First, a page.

The north end of the Peak District is made up of the expansive Hope Valley. It is a large, wide valley running from the east to west along the boundary consisting of the gritstone moors and edges of the 'Dark Peak', to the limestone outcrops and deep cut dales of the 'White Peak'.
Best known for its choice of world class treks it’s immensely popular with walkers of all abilities and stamina. The Hope Valley region is also a haven for outdoor sports enthusiasts like bikers, cavers, potholers, pony trekkers, hang-gliders, and rock climbers, as well as for the more relaxed activities of landscape artists and photographers, anglers and birdwatchers.
Hang gliding and caving
Now a launch pad for hang-gliders, Mam Tor, a.k.a the 'Shivering Mountain' dominates the valley from its head. It was once the home of Iron Age people whose fort can still be seen near the summit of Mam Tor.
Winnats Pass is in the High Peak area of the English county of Derbyshire. It lies to the west of the village of Castleton, in the National Trust's High Peak Estate. The road winds through a cleft, surrounded by towering limestone pinnacles. The pass was once thought to have originated as a giant collapsed cavern; however, a more recent explanation is that it was a ravine between the coral reefs that originally formed the limestone. The area is full of potholes and old lead mines, the source of the unique and attractive Blue John stone. Blue John is turned into jewellery in Castleton's craft shops. A local legend is that Winnats Pass is haunted, so ghost hunters beware. It also features in the Tour of the Peak Cycle Race each autumn.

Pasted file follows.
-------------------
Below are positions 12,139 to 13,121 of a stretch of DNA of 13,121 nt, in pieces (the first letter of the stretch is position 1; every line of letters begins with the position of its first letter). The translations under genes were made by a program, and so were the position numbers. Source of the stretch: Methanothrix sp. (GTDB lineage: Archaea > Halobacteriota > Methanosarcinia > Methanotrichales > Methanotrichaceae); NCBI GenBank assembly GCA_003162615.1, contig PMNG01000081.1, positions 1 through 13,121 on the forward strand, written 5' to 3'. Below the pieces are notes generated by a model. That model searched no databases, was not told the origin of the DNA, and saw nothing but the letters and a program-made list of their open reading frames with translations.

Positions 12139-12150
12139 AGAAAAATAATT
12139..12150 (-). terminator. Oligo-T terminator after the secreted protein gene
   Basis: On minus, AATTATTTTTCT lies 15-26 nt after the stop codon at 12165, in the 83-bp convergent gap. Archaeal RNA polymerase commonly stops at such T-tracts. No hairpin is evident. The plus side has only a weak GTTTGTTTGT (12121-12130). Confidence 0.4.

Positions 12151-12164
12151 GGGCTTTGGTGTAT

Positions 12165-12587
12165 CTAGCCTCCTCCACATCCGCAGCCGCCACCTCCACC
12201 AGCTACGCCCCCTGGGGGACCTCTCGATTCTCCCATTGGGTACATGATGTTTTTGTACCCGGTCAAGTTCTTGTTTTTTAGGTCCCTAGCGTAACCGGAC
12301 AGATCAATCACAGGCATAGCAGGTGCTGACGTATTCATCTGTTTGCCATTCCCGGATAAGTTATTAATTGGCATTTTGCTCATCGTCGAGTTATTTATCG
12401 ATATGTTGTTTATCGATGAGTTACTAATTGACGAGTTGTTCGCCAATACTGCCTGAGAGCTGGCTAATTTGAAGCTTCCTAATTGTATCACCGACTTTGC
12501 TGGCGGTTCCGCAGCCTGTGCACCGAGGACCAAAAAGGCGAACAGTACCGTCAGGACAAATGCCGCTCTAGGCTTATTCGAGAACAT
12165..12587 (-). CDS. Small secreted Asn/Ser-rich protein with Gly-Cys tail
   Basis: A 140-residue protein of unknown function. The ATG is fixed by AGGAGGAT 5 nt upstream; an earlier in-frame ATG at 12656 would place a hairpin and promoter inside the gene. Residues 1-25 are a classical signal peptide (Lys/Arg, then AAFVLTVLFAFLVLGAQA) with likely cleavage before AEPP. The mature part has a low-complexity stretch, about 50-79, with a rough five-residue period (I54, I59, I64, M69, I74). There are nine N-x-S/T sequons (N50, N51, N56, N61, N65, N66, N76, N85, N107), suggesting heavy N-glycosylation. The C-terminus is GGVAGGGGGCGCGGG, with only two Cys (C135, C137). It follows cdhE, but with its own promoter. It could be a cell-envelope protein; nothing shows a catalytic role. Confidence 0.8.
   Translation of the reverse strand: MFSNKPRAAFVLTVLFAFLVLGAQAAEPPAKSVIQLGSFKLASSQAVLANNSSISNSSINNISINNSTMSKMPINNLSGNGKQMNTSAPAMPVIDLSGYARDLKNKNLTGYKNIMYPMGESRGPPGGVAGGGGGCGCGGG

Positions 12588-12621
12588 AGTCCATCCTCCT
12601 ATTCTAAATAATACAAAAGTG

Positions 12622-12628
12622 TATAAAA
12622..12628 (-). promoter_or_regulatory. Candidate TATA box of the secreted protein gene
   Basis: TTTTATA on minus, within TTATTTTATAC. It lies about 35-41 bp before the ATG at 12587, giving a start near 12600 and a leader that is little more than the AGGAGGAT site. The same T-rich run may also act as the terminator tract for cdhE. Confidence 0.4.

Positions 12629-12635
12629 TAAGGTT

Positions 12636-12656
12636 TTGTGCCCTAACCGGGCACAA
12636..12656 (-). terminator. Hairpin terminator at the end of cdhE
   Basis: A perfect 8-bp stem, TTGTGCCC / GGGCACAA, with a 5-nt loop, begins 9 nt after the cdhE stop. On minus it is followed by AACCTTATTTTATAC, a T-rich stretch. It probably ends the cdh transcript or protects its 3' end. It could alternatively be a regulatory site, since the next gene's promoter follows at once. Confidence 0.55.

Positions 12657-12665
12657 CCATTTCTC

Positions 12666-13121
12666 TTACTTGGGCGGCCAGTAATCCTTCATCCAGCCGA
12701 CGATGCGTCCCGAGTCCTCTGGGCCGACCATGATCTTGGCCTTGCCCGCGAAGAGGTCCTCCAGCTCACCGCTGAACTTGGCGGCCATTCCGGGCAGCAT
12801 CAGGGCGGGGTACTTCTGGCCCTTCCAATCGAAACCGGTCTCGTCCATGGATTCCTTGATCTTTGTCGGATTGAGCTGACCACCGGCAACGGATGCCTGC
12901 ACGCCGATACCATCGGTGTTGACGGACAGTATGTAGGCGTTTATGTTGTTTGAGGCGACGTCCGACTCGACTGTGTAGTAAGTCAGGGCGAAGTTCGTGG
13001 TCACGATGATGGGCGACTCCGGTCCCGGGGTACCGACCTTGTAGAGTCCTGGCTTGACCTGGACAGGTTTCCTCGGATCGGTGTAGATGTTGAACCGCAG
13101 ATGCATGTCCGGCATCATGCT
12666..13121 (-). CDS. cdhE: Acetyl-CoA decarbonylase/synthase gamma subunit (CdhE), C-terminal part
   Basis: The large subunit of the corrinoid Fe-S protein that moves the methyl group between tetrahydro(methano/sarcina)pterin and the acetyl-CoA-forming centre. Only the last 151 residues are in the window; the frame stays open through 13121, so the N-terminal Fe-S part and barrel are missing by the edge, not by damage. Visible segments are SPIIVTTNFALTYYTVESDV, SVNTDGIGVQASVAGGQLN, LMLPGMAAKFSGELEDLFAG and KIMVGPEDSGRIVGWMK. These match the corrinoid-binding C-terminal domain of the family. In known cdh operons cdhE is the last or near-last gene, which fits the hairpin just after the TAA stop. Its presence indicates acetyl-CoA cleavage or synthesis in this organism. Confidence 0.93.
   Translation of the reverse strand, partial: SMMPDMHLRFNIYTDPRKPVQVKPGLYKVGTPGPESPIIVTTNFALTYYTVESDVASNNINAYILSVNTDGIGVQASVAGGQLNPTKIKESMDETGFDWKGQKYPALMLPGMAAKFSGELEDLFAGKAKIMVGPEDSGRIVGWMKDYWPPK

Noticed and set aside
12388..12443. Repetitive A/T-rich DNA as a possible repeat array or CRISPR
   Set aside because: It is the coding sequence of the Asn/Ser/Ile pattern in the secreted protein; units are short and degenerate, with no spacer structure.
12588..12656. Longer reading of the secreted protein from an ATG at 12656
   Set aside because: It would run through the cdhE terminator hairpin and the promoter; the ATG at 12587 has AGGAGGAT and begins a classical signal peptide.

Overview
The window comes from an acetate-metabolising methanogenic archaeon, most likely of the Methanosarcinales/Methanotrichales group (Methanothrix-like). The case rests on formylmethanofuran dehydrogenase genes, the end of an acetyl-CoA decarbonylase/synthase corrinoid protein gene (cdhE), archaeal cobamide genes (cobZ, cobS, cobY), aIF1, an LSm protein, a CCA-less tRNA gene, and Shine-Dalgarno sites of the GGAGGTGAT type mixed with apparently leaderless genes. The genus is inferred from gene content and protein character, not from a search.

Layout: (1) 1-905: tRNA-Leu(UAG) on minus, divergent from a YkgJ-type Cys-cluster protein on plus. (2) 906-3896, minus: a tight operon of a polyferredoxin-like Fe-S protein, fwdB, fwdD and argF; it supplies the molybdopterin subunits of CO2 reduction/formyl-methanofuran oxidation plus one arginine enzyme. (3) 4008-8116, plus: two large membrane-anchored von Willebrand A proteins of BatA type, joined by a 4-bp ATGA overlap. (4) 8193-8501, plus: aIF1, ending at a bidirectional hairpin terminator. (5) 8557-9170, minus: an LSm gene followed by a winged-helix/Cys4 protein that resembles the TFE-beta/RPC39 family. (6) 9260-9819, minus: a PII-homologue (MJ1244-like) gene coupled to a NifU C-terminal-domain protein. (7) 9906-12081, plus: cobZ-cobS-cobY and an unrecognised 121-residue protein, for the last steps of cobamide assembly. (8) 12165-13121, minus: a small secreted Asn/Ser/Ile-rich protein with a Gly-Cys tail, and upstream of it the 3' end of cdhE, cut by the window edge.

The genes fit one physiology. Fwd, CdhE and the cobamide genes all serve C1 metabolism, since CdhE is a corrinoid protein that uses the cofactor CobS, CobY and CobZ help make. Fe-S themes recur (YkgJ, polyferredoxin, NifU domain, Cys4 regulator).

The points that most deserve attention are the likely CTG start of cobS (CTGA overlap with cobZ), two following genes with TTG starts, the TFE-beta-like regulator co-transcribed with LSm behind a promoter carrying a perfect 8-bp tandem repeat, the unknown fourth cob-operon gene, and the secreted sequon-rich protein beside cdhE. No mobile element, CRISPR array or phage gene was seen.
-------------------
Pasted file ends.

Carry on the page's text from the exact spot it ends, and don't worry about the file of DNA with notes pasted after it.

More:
Walk the Pennine Way
A walk from Mam Tor to Losehill along the ridge dividing the Hope and Edale valleys gives unrivalled views in both directions. From here the walker can descend into Hope - the central village of the valley, with its fine church and Saxon cross.
Edale is the next valley north of Hope Valley, a great centre for walkers, pony trekkers and campers. Edale also lies at the southerly end of the Pennine Way. See our accompanying guide for more details about the sights and activities you can enjoy along the Pennine Way.
The three rivers flow through the Hope Valley and Edale. Peak Water, rising from Peak Cavern and flowing to Hope; the River Noe, rising on Kinder Scout near Edale; and the River Derwent, rising on Howden Moor before flowing through a series of massive reservoirs on its way to meet the Noe at Bamford, north of Foolow.
Visit Little John's grave
Hathersage, the largest village at the north end of the Peak District has a swimming pool, and a church that is famous for brass rubbings. It’s also the rumoured site of Robin Hood’s good friend Little John's grave. Nearby Stanage Edge is a test training ground for rock-climbers of all abilities.
Read our blog about Top five things to do in the Peak District. We have some lovely cottages throughout the Hope Valley, including in villages like Hathersage. View our full portfolio of cottages here.